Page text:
Developmental Biology Research Foci

Cell and Developmental Biology

At York we investigate developmental mechanisms using a wide variety of model organisms, including mouse, frog, flies and Arabidopsis. We also employ different experimental approaches from molecular genetics to experimental embryology in order to understand the complex processes that regulate plant and animal development.


Developmental mechanisms are highly conserved among animals and often genes that are important in human development are also important in cancer and other degenerative diseases. Therefore, basic research in model systems will ultimately underpin the development of new treatments for human disease.

Impacting on health and disease


York scientists work with leading academic clinicians and scientists in engineering, biology and material science with the aim of regenerating bone and cartilage by using the patients’ own stem cells to repair joint damage caused by osteoarthritis


3D gene knockout tissue models using adult human stem cells
This study will use new gene knockout technology in adult stem cells from human bone marrow, to find out how this affects their ability to form 3D micro-skeletons in the laboratory. The work will add to our understanding of gene function in stem cells and contribute to the replacement of mouse knockout experiments.

Examples of Cell and Developmental Biology projects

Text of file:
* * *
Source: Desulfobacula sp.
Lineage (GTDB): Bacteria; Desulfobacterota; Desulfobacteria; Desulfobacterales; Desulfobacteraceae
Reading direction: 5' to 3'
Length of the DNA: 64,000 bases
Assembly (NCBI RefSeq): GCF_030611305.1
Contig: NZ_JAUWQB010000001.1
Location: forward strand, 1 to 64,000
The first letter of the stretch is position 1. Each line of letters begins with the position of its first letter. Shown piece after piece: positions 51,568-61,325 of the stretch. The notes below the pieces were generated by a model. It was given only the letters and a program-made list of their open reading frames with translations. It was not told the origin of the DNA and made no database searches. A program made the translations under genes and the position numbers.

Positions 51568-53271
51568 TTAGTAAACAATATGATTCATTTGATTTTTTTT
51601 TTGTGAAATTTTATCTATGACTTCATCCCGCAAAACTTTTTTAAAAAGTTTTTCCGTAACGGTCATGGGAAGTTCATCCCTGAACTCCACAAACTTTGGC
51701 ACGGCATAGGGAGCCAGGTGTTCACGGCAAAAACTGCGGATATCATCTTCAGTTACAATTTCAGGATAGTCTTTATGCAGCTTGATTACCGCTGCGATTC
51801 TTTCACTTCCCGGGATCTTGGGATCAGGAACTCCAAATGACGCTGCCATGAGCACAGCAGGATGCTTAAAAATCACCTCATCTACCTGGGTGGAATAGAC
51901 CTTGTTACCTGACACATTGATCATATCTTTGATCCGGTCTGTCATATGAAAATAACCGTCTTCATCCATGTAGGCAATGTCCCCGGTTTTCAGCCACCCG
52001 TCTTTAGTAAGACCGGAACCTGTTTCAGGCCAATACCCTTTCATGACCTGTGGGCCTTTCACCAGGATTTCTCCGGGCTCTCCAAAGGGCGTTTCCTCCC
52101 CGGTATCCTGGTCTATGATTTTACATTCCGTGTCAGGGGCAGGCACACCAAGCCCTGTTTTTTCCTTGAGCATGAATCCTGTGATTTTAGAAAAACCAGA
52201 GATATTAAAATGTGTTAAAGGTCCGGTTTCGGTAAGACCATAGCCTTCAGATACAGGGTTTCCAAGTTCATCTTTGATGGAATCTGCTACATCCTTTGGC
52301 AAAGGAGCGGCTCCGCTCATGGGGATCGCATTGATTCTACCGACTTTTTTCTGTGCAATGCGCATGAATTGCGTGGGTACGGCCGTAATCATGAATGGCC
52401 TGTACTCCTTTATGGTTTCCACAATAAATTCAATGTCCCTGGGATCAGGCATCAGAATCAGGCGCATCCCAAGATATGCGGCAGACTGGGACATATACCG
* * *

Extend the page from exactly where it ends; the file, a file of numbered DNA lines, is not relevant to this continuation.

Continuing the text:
Segmented Muscle

‌Making segmented muscle
MyoD is a master regulator of skeletal muscle development in vertebrates. Work in the Pownall lab reveals a novel function for MyoD in regulating genes important for somite formation as well as an unexpected ancestral link between the molecular mechanisms that regulate skeletal muscle lineage determination and genes important for somitogenesis.

Leaf Shape

Leaf Analyser
A comprehensive understanding of leaf shape variation is important in plant developmental biology. The LeafAnalyser software developed in the Waites lab exploits image analysis methods for high-throughput analysis of leaf shape variation that can be visualised in a higher dimensional phenotypic space.

Pattening Neural Progentitors

A conserved mechanism for patterning neural progenitors
The Isaacs lab has found that the Gsx family homeodomain transcription factors are expressed in a highly conserved domain within the nervous system of bilaterally symmetrical animals.  Our study indicates that since the divergence of the protostome and deuterostome lineages some of Gsx mediated regulatory interactions have been conserved, while there has also been considerable divergence in function.

Academic staff associated with Cell and Developmental Biology

Professor Nia Bryant, Chair of  Cell Biology, Regulation of intracellular membrane traffic.

Dr Sangeeta Chawla, Lecturer: response of neuronal transcription to growth factors; synaptic activity; gene expression programmes underlying neuronal differentiation and synaptic plasticity; neurodegenerative diseases.